I have a directed, weighted graph with no double edges. Each node represents a person, and each edge represents a debt. I want to reduce the total number of transactions required to settle all debt, i.e. have the smallest number of edges while maintaining fairness.
I've noticed that you can eliminate edges when you owe person A who owes person B, but you also owe person B. Therefore, you can take on the debt of A directly, reducing the size of the graph to two edges instead of 3:
ME ME / \ / \ / \ / \ B <--- A ====> B A
(ME points to A and B)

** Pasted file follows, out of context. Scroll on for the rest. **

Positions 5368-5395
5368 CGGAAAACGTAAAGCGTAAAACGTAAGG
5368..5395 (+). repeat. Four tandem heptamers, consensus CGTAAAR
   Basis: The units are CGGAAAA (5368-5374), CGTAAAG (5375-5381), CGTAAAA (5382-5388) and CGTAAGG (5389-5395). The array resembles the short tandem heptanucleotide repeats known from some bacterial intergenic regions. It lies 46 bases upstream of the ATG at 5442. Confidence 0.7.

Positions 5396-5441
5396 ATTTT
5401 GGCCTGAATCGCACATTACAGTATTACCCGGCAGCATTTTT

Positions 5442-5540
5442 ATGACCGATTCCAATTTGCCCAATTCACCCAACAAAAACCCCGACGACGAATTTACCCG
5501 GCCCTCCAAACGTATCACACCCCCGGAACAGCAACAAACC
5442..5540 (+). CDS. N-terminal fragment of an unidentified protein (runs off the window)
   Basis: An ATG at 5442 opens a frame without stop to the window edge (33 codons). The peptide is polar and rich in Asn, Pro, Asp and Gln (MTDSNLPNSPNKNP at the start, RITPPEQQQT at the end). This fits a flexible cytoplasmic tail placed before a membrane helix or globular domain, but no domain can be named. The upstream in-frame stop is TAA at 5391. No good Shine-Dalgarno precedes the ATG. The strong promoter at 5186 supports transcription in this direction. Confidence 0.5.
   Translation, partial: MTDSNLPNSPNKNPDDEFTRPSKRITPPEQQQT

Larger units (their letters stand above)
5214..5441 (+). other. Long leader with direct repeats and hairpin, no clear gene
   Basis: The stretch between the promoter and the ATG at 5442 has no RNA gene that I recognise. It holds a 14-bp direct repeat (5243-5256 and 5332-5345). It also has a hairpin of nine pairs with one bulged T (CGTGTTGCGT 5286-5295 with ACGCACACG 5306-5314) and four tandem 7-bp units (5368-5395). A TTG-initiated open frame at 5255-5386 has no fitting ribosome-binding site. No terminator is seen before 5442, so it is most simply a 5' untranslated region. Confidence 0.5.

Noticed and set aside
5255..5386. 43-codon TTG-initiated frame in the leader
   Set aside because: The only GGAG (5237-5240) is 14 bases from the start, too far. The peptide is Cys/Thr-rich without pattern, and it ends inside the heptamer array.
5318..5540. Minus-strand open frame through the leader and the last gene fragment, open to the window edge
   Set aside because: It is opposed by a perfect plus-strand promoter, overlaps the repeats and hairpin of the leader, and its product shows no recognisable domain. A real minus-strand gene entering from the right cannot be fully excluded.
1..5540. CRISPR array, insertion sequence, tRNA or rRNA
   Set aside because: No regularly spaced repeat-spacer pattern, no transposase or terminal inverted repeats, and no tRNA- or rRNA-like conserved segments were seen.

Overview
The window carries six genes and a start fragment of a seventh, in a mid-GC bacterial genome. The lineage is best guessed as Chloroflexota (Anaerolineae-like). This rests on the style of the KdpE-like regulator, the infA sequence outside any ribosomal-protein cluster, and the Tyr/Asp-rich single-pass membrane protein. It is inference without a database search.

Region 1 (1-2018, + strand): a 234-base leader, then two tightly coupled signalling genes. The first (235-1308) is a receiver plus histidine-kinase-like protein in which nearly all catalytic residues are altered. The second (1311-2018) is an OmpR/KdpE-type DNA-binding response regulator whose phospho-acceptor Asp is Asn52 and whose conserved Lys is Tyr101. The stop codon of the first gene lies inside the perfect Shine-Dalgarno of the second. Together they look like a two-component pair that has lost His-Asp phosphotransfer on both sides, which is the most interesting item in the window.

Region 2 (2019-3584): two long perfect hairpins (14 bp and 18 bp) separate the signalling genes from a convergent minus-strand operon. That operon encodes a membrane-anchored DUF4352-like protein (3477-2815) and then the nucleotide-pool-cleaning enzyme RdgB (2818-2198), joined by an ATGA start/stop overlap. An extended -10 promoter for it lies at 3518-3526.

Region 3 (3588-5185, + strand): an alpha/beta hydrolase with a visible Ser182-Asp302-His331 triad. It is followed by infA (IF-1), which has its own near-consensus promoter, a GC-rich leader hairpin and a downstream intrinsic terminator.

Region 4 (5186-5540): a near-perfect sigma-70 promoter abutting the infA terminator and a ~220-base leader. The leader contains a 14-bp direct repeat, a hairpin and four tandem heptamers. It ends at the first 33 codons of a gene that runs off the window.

I'm having trouble coming up with a general approach for this, and I'm not sure what to google since this is an unusual use of spanning tree.
I've thought about building up the graph one edge at a time, then analyzing what simplifications can be made, but the build order seems to matter and often does not produce the most optimal graph.
Edit: formalized constraints
There is a set of individuals $p$ that may owe each other money. For any pair $(p_i, p_j)$, if they owe each other money, it is one directional, i.e. $p_i$ cannot owe money to $p_j$ if $p_j$ owes money to $p_i$.
You are given a list with entries $p_x \to p_y, n$ where $n \in R$. This means that $p_x$ owes $p_y$ $n$ amount of dollars.
Your goal is to return a list of identical form with the following constraints:
- It is fair in the sense that each individual in $p$ incurs a wealth difference as if the transactions in the original list were performed.
- It is the shortest such list possible